Originally published on Fri February 7, 2014 2:57 pm
Stephen Kim, a former State Department contractor who leaked classified material to Fox News, has agreed to plead guilty to one count of unauthorized disclosure of secret government information, his lawyer told U.S. District judge on Friday.
NPR's Carrie Johnson reports:
"Under a deal with prosecutors Kim has agreed to serve 13 months in prison but the agreement must be approved by a judge. If the deal is approved the investigation will end - meaning no more charges against anyone else including Fox reporter James Rosen."
Originally published on Mon February 10, 2014 11:40 am
The numbers on women in the tech industry are so out of whack that ladies register in the single digits: Women account for just 6 percent of the chief executives of the top 100 tech companies, according to the National Center for Women and Information Technology. And a New York Times count found that only 8 percent of venture-backed startups are founded by women.
Originally published on Mon February 10, 2014 2:52 pm
A few months ago, we told you all about the bologna advice swirling around in the wine-tasting world. And then we offered you a few tips to quickly master the art. (Yes, it is highfalutin, but there is some real science behind it.)
Earth, the tiny bright spot above the Mars horizon, is so hard to see that it helps to also look at the version of the photo in which NASA has embedded a handy pointer. But perhaps Earth being just a tiny spot puts in perspective what it's like to be 99 million miles away.
Police in St. Petersburg, Russia, arrested four gay activists who unfurled a banner quoting the Olympic Charter's ban on discrimination, the Associated Press is reporting.
The protesters, reports the wire service, "gathered on St. Petersburg's Vasilyevsky Island, [and] were quickly rounded up by police, according to Natalia Tsymbalova, a local lesbian, gay, bisexual and transgender activist."
Originally published on Fri February 7, 2014 11:53 am
Montana Lt. Gov. John Walsh, a Democrat, was appointed Friday to fill the unexpired term of longtime Democratic Sen. Max Baucus, who is leaving the Senate to serve as U.S. ambassador to China.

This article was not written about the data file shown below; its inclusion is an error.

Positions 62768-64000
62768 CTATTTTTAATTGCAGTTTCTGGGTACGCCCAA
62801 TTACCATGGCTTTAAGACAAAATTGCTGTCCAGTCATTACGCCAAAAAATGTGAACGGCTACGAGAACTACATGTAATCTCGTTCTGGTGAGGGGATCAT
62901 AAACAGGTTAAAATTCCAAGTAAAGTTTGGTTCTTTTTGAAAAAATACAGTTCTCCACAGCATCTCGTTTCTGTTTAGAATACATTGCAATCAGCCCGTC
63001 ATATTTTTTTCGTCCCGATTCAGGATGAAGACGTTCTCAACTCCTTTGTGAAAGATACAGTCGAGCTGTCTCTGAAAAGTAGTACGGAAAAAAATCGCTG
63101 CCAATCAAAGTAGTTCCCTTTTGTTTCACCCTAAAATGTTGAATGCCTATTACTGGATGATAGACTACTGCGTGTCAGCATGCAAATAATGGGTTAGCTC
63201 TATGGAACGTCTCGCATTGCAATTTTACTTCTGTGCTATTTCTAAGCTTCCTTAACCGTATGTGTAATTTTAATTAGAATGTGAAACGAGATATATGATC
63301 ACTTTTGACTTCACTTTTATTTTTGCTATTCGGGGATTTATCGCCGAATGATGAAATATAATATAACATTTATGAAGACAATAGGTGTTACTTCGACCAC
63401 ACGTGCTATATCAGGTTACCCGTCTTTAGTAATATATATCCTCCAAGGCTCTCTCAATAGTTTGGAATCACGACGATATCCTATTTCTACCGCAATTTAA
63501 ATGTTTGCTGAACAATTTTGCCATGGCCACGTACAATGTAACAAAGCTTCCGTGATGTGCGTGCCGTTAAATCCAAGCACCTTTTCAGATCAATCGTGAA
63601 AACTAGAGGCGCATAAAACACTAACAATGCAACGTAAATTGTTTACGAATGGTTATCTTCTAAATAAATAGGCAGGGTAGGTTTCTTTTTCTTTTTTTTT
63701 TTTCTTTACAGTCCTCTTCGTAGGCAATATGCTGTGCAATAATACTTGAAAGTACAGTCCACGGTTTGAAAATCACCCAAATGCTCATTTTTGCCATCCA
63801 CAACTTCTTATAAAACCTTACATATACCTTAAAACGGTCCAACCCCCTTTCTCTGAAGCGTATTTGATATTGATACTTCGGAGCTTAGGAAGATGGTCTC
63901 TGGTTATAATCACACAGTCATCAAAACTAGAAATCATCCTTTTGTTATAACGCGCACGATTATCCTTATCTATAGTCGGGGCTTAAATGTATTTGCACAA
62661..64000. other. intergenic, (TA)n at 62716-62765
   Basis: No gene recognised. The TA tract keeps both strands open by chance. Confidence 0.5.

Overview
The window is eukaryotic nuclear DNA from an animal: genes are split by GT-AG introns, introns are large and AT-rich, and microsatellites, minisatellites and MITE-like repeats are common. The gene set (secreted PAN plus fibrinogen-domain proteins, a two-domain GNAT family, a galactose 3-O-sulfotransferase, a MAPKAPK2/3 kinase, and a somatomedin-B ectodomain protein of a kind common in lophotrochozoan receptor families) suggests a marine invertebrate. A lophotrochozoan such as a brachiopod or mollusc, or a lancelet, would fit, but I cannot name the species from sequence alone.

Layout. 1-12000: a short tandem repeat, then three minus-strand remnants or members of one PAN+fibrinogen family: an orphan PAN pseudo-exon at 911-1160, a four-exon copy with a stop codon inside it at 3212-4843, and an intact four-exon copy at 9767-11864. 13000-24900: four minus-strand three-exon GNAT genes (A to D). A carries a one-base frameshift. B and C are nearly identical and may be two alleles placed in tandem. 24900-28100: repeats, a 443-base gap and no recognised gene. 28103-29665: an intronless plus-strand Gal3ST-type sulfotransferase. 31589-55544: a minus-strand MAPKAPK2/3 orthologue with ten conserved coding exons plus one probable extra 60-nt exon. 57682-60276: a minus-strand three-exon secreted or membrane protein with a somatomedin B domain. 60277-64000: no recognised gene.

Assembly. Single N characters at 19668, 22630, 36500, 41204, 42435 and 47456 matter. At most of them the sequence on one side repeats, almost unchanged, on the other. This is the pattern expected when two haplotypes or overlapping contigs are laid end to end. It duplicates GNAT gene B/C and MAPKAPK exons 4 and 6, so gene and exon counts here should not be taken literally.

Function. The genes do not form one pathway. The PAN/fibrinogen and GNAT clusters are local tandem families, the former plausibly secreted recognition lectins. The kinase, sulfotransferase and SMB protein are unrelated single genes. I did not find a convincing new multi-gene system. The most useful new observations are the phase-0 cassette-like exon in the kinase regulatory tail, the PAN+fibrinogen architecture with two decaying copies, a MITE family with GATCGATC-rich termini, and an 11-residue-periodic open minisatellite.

Walsh, 53, was already an announced candidate for the seat Baucus had planned to vacate at the end of this year. His appointment by Democratic Gov. Steve Bullock gives the former adjutant general of the Montana National Guard a leg up in the November contest to replace the six-term senator.
I'm Michel Martin and this is TELL ME MORE from NPR News. Now it's time for our weekly visit to the Barbershop, where the guys talk about what's in the news and what's on their minds. Sitting in the chairs for a shape-up this week are writer Jimi Izrael, with us from Cleveland, Arsalan Iftikhar, senior editor of The Islamic Monthly, with us from Chicago. Here in Washington D.C., contributing editor for The Root, Corey Dade. Also here in D.C., TELL ME MORE editor Ammad Omar. Take it away, Jimi.
So we're staying in the world of sports because today marks the official opening of the 2014 Winter Olympics in Sochi, Russia. And because we're going to be spending so much time watching events from Sochi in the next couple of weeks, we thought it would be fun to learn more about Sochi - the region, the history and to try to learn about some of the pageantry we will be witnessing. So we have called Jennifer Eremeeva.
This is TELL ME MORE from NPR News. I'm Michel Martin. If you've ever been pulled over for speeding or a busted taillight, you know that what comes next can be annoying and expensive - a ticket, possibly a court date. Now if you can pay, you pay and you go on about your business. But what if you can't? Well, you could end up on probation, and that's what we want to talk about today. Across the country, probation services are being privatized meaning that for-profit companies are running them, and they can tack on all sorts of fees.